As far as our own subject knowledge goes, this could be the most significant barrier. Teachers (myself included) can get too used to being the “expert”. It’s a great feeling to know that you’ve mastered the teaching of the topics demanded by the exam board. After years of teaching the same specification over and over, you can become very comfortable (and justifiably so). However, we promote lifelong learning in our students. We teach students the value of education, both for practical reasons and for its own sake. It would be hypocritical if we didn’t also apply those principles to our own teaching. It might be time for us teachers to read more widely about our subjects.

After all, we are the champions of our subjects. We are the gate-keepers to the knowledge that our students can access. We shouldn’t limit their access to this knowledge by presenting only one section of it as the entire thing. It’s dishonest. We can do better.

What Should Trainee Teachers Look For When Observing Lessons?

Trainee Teacher Observing Lessons

[Updated 27 Oct 2020]

I remember being a trainee teacher back in 2005 and going in to observe lessons. The lessons were pretty good, by whatever measure you might use. But I didn’t learn a lot from being there. Like someone with no technological knowledge inspecting the inside of a mechanical object, I just didn’t know what I was looking at.

I mention this because I think observing lessons is actually brilliant. I learn a lot from observing colleagues and I gain a lot from the feedback I receive, when they observe me. So why doesn’t this work for trainees, or even Early Career Teachers for that matter?

I think it comes down to experience. When an experienced teacher observes someone, they can watch the lesson and decide what they would do differently and why they would do it that way, drawing from their own classroom practice.

A trainee or inexperienced teacher cannot do this anywhere near as effectively or independently, in most cases. This is problematic for our trainees. We expect them to go into lessons, taught by our colleagues and expect them to soak up all of the good practice they witness, without realising that they simply aren’t equipped to do so.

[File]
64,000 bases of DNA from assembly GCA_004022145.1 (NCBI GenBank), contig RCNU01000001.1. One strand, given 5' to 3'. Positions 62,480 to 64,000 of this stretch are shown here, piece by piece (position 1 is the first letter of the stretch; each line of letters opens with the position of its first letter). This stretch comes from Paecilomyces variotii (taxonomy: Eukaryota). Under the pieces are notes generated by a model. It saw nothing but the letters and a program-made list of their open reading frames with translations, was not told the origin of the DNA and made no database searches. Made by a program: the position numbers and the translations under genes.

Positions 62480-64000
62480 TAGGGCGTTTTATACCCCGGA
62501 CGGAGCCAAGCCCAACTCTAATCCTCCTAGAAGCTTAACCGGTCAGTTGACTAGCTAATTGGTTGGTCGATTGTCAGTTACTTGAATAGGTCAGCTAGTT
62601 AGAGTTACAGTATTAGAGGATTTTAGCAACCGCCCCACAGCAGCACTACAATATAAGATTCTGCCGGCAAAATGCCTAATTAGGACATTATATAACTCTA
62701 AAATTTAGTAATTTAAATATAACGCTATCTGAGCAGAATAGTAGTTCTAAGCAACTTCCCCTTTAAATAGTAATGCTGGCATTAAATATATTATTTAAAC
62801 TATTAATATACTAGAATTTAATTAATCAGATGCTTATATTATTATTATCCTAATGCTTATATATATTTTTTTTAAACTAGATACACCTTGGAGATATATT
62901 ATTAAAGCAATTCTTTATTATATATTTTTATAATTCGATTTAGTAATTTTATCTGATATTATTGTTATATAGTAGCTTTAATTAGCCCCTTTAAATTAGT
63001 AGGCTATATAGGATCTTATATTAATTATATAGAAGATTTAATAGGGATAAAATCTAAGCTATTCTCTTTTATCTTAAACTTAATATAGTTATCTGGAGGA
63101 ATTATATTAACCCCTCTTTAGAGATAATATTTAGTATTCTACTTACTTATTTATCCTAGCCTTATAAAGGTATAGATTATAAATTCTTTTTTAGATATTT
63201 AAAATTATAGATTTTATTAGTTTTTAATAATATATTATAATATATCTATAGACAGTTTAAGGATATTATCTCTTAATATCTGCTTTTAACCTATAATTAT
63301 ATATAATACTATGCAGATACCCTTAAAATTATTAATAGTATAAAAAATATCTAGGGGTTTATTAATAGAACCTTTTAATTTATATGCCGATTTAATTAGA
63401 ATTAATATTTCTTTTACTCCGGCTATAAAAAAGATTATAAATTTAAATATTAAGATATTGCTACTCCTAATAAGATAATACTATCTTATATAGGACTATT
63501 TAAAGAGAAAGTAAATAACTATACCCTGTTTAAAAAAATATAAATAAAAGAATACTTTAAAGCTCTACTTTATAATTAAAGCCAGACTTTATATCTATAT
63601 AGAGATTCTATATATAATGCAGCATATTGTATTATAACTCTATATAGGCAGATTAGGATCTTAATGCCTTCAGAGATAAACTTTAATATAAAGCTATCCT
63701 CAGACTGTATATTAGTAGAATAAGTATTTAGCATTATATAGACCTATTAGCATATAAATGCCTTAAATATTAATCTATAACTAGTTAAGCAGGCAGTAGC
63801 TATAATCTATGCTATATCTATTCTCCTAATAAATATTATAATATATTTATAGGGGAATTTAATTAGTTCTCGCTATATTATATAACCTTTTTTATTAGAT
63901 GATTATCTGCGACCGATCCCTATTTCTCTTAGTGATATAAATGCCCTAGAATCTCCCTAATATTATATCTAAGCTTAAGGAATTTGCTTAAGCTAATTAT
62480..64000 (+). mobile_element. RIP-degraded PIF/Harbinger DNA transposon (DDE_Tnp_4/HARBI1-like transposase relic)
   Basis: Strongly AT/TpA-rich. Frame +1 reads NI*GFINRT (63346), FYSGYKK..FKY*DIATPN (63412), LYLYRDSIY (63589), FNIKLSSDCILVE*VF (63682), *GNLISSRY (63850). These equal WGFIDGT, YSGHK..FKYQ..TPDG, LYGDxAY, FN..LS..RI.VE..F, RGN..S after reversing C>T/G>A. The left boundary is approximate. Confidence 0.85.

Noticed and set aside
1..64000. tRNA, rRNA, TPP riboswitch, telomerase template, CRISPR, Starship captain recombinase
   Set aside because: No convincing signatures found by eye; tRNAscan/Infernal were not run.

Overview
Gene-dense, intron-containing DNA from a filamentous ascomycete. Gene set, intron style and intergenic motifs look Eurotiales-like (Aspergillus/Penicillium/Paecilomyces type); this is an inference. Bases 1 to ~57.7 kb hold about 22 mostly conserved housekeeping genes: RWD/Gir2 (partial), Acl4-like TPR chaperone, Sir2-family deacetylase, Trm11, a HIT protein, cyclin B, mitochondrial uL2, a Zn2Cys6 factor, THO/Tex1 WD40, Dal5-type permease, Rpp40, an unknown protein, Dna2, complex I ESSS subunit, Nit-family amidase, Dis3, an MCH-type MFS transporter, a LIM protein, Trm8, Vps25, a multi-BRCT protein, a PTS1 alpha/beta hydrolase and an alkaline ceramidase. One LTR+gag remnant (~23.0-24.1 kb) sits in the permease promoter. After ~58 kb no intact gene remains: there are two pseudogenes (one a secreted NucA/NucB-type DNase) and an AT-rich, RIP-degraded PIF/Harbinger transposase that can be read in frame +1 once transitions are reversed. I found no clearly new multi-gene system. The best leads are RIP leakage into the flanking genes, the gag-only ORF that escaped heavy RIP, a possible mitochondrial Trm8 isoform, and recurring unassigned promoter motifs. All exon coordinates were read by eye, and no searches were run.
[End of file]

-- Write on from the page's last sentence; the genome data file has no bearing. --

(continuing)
So let’s equip them.

Here are some useful questions for trainees and Early Career Teachers to consider when observing. Hopefully, by getting them to reflect on their answers, we might help to focus their attention on what matters.

Lesson Observation Questions

  • Has the teacher demonstrated that they have high expectations for behaviour and progress? How did they convey this?
  • Does there appear to be a routine being followed? If so, what is it?
  • Is the classroom environment suited to the task? (e.g. grouped tables, equipment, use of space, etc)
  • How long does the teacher allow the students to work for, before checking progress?
  • Does the teacher model answers for the class? (If so, what was good about the modelling?)
  • What standard of answer does the teacher expect from the students?
  • How variable is the standard of answer from the students (and how does the teacher respond to this)?
  • When challenged by disruption, rudeness, etc, how does the teacher respond? How effective was the behaviour management strategy? (Did it work? Quickly?)
  • How many students are checked for progress during the lesson?
  • How often does the teacher ask questions? (What follow-up questions are asked?)
  • How could the students’ learning be stretched further?
  • How could the students’ learning be supported further?
  • Are strategies being implemented to teach specific groups, such as boys, Pupil Premium, SEND, high prior attaining students, etc?

This isn’t an exhaustive list, but it gives students something to concentrate their attention on. When they begin their own teaching, these questions will naturally form part of the feedback on routines, expectations, behaviour, progress, differentiation and assessment. Having clear anecdotes to return to from their own observations, will help trainees and Early Career Teachers to compare their practice to the practice of experienced staff.

With any luck, they might even learn from us.

Recommended Reading

The one thing that all trainee teachers need to get to grips with early is effective behaviour management. Without this, learning suffers and so does the overall classroom experience of everyone involved. Mastering behaviour management strategies, therefore, no matter what school they teach in, is vital. Tom Bennett’s book, Running the Room, is THE perfect resource for solving behavioural issues as they arise and gives excellent advice on how to create a classroom culture where behaviour incidents are prevented before they happen.

What other questions would you add to the list?

Leave a reply below, or send me a tweet!

You can find me on Twitter @guruteaching. Say hi!

[This post contains affiliate links]